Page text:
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Elderly Care

Care homes and elderly care from Barchester Healthcare
16th October 2007
Patients asked how much sleep they get tend to give the wrong information, according to new research. In a comparison of the sleep times given by respondents and those registered on a sleep test, there were some significant discrepancies. The Sleep Heart Health Study Sleep Habits Questionnaire generated three distinct sets of data: the amount of sleep participants felt they had habitually; the...
Care homes and elderly care from Barchester Healthcare
16th October 2007
The findings of a new Dutch study could help to identify breast cancer patients who are likely to respond to treatment using Herceptin. Almost half of patients do not improve when treated with Herceptin. The researchers found that a tumour suppressor called PTEN and mutations of the PIK3CA gene could be used as biomarkers to predict treatment response. They found that both PTEN expression and...
Care homes and elderly care from Barchester Healthcare
16th October 2007
Princess Anne has opened a new neurological research centre in Oxford. The Oxford Neurodevelopmental Magnetoencephalography (MEG) Centre is the world's first purpose-built facility specialising in brain function. The Centre will use its Elekta Neuromag MEG system to monitor nerve cell activity in the brain non-invasively. Research will be conducted into cerebrovascular disease and mild brain...
Care homes and elderly care from Barchester Healthcare
15th October 2007
New research has revealed genetic processes that slow ageing and protect against cancer. In 1993, a breakthrough study of the Caenorhabditis elegans roundworm, whose genes have many human counterparts, found that a change in just one gene, called daf-2, doubled the worms' lifespan. This, scientists realised, meant that longevity is regulated by genes and is therefore changeable. The new study...
Care homes and elderly care from Barchester Healthcare
15th October 2007
US Scientists have discovered a molecular pathway that they hope will help them to find a target for inhibiting the blood vessels that cause cancers, diabetic eye complications and atherosclerosis. An individual's blood vessels continue to grow throughout their life, providing oxygen to damaged tissue. However, blood vessels do not always have a benign impact. They also provide blood to tumours,...
Care homes and elderly care from Barchester Healthcare
15th October 2007
New research suggests that afternoon naps can lead to lower blood pressure, but it is not the rest itself which confers health benefits. Instead, it is the period just before sleep, after the lights go out, where the reduction in blood pressure occurs, according to the study entitled Acute Changes in Cardiovascular Function During the Onset Period of Daytime Sleep: Comparison to Lying Awake and...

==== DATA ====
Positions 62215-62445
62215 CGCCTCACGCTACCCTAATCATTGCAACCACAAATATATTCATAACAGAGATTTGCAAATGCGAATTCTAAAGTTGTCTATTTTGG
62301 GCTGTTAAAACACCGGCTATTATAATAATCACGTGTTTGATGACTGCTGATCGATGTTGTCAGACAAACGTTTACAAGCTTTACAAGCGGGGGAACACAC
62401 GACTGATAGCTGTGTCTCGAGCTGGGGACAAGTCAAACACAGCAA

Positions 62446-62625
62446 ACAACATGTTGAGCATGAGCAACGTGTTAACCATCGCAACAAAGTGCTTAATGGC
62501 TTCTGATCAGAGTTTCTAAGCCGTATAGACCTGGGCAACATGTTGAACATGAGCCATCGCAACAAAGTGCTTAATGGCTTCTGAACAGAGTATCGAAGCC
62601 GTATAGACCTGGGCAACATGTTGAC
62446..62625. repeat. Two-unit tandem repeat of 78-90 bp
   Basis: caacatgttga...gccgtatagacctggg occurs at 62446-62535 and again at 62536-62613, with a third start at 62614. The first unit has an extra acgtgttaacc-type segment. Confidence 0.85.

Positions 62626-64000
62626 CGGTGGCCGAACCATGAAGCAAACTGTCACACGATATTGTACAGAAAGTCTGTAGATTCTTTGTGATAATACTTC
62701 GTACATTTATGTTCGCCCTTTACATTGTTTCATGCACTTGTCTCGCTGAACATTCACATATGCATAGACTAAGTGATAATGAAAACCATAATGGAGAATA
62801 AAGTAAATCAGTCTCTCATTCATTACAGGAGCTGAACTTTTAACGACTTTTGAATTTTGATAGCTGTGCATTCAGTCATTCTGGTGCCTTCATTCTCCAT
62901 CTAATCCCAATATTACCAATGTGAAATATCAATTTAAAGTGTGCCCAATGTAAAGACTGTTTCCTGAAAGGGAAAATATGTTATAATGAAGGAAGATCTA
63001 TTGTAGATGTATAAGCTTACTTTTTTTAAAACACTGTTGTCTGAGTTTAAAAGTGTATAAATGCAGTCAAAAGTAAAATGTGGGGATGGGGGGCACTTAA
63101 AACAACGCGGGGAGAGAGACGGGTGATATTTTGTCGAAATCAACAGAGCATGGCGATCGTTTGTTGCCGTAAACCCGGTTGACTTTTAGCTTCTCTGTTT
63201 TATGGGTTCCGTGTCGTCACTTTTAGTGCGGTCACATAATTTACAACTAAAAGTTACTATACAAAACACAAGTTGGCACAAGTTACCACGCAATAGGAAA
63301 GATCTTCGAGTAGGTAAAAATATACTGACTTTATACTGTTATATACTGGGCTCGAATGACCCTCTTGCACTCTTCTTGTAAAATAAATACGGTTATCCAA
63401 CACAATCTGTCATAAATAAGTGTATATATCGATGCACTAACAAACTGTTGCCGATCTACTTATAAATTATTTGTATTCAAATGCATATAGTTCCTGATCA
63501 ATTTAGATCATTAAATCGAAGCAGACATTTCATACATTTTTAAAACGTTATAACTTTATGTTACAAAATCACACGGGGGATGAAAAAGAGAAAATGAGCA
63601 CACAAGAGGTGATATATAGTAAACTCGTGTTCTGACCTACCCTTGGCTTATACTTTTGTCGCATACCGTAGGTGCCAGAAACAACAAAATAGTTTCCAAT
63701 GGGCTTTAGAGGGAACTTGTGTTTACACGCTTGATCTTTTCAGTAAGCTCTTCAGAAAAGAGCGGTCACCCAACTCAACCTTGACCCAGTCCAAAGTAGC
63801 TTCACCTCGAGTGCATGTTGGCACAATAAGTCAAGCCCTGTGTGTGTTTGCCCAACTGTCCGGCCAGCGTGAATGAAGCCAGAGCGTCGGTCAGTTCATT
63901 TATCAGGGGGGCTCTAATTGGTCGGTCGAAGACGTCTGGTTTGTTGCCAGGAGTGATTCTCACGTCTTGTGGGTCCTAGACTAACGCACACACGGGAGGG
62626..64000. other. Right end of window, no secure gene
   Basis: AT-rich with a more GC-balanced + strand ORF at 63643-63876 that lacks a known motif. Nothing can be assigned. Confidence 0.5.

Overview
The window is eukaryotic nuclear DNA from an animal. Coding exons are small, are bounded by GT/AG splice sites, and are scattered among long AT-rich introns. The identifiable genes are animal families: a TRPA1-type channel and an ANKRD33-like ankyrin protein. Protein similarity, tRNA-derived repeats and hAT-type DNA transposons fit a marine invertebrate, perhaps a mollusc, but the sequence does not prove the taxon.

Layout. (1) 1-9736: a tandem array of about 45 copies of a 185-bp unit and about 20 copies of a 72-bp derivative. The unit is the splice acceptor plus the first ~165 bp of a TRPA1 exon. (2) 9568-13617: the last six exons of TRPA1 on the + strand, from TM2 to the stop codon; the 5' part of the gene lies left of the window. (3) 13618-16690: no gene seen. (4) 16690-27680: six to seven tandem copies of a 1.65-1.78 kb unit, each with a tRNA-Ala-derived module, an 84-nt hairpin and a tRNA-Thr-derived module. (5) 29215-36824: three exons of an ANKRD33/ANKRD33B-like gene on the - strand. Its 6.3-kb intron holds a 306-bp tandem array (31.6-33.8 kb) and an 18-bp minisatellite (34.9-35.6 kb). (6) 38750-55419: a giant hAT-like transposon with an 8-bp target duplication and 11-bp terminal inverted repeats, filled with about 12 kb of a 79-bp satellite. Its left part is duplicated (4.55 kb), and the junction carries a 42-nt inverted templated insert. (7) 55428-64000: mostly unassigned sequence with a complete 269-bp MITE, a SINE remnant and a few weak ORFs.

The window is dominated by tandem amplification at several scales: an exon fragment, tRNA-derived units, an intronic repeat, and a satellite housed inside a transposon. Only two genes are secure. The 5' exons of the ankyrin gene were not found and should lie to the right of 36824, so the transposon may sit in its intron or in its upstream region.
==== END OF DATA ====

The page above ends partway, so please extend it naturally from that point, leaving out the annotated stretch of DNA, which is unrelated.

Care homes and elderly care from Barchester Healthcare
12th October 2007
Men aged between 50 and 65 who have prostate cancer are eight times more likely to suffer a hip fracture, according to a new Danish study. Urologists and endocrinologists from Danish hospitals attached to the University of Southern Denmark and Copenhagen University used data from the Danish National Hospital Discharge Register, the National Bureau of Statistics and the National Prescription...
Care homes and elderly care from Barchester Healthcare
12th October 2007
US researchers have made a breakthrough that could enable them to develop drugs to lower the risk of diseases associated with high cholesterol, including Alzheimer's disease and atherosclerosis, or clogged arteries. Scientists from Massachusetts Institute of Technology found that SIRT1 stops cholesterol accumulating by activating a pathway that removes cholesterol from the body via high density...
Care homes and elderly care from Barchester Healthcare
11th October 2007
US researchers have made a discovery that they hope will enable them to ensure that only patients likely to benefit are given chemotherapy. The study by the University of Michigan Comprehensive Cancer Center determined that women whose breast cancer expressed a protein called HER-2 were most likely to benefit from adding the drug Taxol to the chemotherapy regimen. Women with oestrogen-fuelled...
Care homes and elderly care from Barchester Healthcare
11th October 2007
A revolutionary new means of implanting stem cells has been trialled on heart attack patients in Madrid. A team of cardiologists at the University Hospital of Navarre implanted stem cells in 50 individuals who had suffered a myocardial attack. Their innovation was to use a catheter rather than open surgery. Dr Juan Jose Gavira said that taking a culture of cells from the patient's own serum meant...

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